Posts Tagged ‘jordan malone

05
Sep
18

Spring Awakening

Spring Awakening

Underground Broadway

Metro Arts Sue Benner Theatre

August 23 – September 8 2018

 

Reviewed by Xanthe Coward

 

 

 

A Children’s Tragedy…

 

What serves each of us best is what serves all of us…

 

Duncan Sheik and Steven Sater’s Spring Awakening, based on the controversial drama by Frank Wedekind, written in 1891 though not staged until 1906 (and not performed in English until 1917 in New York City, when it was deemed pornographic and closed after just one show), successfully opened on Broadway in 2006.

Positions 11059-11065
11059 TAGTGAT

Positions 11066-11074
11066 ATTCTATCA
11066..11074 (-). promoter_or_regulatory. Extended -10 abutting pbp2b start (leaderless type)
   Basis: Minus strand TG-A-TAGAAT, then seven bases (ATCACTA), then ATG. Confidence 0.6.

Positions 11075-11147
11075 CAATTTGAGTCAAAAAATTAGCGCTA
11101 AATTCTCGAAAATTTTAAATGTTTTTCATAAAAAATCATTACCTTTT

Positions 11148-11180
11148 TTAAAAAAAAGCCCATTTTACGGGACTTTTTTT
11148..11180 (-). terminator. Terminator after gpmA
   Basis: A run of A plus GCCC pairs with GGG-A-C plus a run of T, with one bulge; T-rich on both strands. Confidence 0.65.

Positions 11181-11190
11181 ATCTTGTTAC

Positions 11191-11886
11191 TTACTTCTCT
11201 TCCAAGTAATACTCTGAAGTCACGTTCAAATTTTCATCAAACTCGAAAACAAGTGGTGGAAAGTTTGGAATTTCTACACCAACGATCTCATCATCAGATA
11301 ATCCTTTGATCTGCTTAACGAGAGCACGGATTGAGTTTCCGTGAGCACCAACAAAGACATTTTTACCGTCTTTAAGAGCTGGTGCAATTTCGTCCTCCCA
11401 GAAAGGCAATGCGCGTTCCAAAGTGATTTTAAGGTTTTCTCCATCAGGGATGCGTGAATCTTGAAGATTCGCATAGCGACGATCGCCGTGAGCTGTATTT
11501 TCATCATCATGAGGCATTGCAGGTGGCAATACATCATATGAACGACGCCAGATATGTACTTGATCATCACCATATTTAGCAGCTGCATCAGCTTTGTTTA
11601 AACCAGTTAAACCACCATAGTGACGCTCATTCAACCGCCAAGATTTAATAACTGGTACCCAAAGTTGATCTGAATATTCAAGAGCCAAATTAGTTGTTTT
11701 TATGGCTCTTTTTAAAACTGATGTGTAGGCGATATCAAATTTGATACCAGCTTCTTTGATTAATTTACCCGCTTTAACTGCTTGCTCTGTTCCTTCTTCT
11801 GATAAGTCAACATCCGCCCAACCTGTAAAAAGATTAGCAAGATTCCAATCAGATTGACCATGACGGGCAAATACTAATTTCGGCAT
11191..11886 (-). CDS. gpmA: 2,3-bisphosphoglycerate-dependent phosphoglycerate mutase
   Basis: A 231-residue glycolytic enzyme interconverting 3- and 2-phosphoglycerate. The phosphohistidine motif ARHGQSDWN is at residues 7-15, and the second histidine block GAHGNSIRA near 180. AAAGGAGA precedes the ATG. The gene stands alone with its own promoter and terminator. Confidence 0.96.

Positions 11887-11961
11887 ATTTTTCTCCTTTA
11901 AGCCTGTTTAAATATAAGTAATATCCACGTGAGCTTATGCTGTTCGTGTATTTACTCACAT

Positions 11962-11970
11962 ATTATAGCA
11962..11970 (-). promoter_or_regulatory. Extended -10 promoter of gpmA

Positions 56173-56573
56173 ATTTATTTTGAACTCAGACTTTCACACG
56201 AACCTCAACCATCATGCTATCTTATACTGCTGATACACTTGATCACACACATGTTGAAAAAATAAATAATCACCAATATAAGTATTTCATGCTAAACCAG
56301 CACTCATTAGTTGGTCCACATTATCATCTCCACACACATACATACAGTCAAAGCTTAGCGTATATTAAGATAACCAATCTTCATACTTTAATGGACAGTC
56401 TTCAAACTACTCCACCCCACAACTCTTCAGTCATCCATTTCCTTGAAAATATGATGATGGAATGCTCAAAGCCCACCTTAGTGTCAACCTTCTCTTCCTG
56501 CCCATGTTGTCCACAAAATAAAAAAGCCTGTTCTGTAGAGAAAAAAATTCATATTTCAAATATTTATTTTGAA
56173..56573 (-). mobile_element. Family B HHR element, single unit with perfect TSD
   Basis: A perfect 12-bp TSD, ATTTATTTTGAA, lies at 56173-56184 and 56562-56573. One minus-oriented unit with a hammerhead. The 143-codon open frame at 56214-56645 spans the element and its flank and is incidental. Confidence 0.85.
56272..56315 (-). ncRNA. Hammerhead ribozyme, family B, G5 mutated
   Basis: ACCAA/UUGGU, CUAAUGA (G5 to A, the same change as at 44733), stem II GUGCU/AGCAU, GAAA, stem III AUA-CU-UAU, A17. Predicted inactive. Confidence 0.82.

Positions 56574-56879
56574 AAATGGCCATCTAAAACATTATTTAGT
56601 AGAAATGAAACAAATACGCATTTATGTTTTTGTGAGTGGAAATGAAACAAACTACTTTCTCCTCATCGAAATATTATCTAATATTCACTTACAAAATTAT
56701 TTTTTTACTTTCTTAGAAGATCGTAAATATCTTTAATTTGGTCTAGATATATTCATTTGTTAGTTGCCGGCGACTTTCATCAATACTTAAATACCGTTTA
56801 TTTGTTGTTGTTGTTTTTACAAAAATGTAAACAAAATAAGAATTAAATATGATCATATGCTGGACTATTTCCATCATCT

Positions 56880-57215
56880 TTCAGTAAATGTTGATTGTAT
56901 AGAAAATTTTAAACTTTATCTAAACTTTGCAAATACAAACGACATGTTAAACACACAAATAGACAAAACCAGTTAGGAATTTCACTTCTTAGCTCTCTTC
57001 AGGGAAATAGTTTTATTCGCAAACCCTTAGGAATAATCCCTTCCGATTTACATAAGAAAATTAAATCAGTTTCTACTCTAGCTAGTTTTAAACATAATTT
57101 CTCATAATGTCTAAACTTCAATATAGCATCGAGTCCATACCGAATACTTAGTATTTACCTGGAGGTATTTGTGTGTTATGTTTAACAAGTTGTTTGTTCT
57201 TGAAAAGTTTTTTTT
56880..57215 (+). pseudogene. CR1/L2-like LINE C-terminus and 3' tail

Directed by Michael Mayer and choreographed by Bill T. Jones, the acclaimed original production went on to win eight Tony Awards including Best Original Score and Best Musical, and launched the careers of Lea Michelle and Jonathan Groff as Wendla and Melchior, doomed teens drawn to each other in a world where parents, ministers and teachers smother that next generation in silence and shame. With its themes of puberty, fantasy, masturbation, depression, death, grief, sex, suicide, abuse, forced teen abortion, control and censorship (ironically, the 2006 Tony Award performance was heavily censored!), it’s no wonder schools opt to stay away from this dark show. Originally much darker, since the NYC workshops preceding the Broadway opening, there’s no longer a rape implied at the end of Act 1. Instead, this issue, as prevalent as ever, is addressed by Ilsa (Ruby Clark, lovely in this role, proving her versatility after a couple of turns at Maureen in RENT and Rizzo in Grease: The Arena Experience), and Martha (Jordan Malone, back after Understudy Productions’ BARE and next, joining the professional touring cast of Charlie and the Chocolate Factory) in The Dark I Know Well.